Crop models are widely used for the modeling and prediction of crop yields, as decision support tools, and to develop research questions. Though typically constructed as a set of dynamical equations, crop models are not often analyzed from a specifically dynamical systems point of view, despite its potential to elucidate the roles of feedbacks and internal and external forcings on system stability and the optimization of control protocols (e.g., irrigation and fertilization). Here we develop a minimal dynamical system, based in part on the widely known AquaCrop model, consisting of a set of ordinary differential equations (ODE's) describing the evolution of canopy cover, soil moisture, and soil nitrogen. These state variables are coupled through canopy growth and senescence, the evapotranspiration and percolation of soil moisture, and the uptake and leaching of soil nitrogen. The system is driven by random hydroclimatic forcing. Important crop model responses, such as biomass and yield, are calculated, and optimal yield and profitability under differing climate scenarios, irrigation strategies, and fertilization strategies are examined within the developed framework. The results highlight the need to maintain the system at or above resource limitation thresholds to achieve optimality and the role of system variability in determining management strategies.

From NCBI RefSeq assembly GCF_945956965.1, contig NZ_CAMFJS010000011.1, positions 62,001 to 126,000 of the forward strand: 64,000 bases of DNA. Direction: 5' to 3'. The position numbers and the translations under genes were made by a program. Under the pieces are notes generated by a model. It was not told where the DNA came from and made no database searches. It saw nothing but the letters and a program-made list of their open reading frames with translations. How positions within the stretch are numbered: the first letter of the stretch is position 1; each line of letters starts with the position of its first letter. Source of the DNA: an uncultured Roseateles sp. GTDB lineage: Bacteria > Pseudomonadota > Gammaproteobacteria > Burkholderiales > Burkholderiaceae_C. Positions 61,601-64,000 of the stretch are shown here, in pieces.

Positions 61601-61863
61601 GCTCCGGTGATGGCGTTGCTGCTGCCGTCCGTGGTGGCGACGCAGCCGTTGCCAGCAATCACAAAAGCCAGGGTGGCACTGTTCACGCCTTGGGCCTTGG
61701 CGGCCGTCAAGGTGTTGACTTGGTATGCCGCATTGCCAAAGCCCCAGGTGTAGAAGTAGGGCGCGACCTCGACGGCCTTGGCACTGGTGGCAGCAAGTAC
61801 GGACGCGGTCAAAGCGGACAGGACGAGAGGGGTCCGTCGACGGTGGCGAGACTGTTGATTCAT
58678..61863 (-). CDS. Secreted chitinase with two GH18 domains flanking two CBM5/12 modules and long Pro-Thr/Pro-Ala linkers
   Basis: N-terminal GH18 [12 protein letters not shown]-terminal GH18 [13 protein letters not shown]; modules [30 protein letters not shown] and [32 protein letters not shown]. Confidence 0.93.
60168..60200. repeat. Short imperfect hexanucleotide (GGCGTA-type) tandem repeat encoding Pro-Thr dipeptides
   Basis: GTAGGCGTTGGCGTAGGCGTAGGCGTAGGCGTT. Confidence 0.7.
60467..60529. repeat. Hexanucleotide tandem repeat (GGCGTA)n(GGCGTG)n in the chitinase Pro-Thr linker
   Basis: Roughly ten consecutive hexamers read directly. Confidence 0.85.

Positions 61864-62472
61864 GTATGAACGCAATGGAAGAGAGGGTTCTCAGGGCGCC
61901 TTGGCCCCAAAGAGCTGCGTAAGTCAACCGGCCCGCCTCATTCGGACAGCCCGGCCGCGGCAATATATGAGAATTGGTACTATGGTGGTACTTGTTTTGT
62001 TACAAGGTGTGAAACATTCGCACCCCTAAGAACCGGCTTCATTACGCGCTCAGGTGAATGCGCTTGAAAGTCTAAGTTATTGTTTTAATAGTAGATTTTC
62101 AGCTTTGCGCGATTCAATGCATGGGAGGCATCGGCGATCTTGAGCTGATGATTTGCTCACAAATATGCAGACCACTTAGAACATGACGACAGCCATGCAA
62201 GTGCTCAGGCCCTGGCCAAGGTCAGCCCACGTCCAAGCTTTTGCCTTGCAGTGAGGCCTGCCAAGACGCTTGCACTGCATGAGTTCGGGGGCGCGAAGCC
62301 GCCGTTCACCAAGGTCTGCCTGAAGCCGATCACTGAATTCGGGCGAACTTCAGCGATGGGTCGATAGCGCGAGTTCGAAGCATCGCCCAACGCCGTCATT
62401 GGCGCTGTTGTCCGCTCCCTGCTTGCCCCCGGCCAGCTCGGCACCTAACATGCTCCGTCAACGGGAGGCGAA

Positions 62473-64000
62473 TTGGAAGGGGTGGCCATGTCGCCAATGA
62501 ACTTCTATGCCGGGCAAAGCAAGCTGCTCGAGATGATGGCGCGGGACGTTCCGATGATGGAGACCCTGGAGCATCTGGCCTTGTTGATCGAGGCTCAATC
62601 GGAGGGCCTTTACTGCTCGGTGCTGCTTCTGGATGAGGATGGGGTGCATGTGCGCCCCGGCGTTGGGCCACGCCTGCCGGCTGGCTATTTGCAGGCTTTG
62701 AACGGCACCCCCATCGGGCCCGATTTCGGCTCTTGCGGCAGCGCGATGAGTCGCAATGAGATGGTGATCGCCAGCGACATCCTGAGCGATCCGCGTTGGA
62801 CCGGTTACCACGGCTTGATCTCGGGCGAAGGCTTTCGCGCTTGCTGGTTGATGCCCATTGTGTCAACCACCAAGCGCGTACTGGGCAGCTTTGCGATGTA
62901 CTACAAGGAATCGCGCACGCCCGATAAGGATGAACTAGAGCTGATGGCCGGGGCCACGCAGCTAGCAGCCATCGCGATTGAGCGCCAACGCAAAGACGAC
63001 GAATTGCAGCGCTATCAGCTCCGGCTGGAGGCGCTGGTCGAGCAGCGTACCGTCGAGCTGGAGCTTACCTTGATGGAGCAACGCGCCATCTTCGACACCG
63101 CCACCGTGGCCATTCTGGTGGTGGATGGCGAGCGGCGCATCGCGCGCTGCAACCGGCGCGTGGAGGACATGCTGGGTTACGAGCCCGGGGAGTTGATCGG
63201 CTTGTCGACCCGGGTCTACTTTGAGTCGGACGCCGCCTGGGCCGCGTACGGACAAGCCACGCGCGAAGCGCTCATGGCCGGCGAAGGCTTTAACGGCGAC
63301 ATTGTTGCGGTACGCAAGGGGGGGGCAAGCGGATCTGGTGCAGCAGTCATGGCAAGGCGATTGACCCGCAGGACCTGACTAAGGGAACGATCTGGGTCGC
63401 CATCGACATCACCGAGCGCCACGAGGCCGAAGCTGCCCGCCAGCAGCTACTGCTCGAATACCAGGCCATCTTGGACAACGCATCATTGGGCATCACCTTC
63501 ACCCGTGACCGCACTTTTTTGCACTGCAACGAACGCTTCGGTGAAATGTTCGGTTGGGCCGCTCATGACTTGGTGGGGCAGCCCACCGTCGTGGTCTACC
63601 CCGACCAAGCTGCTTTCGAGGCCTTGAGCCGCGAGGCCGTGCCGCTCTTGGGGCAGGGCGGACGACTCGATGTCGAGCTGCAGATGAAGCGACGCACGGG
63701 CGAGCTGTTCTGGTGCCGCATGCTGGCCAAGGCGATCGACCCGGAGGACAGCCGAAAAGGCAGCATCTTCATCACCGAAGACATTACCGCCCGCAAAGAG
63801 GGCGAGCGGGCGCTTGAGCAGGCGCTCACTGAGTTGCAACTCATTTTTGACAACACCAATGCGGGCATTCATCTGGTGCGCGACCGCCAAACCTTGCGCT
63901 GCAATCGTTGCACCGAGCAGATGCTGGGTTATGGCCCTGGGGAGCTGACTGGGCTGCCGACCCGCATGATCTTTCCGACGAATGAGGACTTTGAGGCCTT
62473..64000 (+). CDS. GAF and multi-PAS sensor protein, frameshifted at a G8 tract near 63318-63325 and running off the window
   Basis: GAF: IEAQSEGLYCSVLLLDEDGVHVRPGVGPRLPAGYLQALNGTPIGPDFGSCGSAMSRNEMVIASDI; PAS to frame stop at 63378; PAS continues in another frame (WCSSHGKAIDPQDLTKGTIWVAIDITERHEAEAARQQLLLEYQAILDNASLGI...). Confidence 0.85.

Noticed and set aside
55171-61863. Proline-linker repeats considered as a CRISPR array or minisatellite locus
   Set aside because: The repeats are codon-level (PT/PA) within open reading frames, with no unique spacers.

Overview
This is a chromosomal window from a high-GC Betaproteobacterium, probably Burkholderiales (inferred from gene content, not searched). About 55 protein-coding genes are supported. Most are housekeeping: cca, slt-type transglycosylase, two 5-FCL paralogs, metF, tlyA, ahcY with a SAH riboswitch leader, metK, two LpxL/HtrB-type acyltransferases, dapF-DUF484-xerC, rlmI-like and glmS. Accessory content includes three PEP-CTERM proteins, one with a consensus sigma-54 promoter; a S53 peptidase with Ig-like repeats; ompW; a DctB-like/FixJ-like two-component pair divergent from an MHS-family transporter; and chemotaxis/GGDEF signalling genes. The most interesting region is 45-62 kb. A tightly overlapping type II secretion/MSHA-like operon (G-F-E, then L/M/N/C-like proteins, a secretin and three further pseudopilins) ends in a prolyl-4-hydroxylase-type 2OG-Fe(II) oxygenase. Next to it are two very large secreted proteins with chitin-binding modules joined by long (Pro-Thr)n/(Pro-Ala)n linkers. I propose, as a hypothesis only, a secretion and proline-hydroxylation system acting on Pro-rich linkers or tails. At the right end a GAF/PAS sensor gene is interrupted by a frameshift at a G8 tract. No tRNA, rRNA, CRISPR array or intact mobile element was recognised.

Pelak, Norman, Roberto Revelli, and Amilcare Porporato (2017): A dynamical systems framework for crop models: Toward optimal fertilization and irrigation strategies under climatic variability. Ecological Modelling 365: 80-92. DOI: 10.1016/j.ecolmodel.2017.10.003
This Paper/Book acknowledges NSF CZO grant support.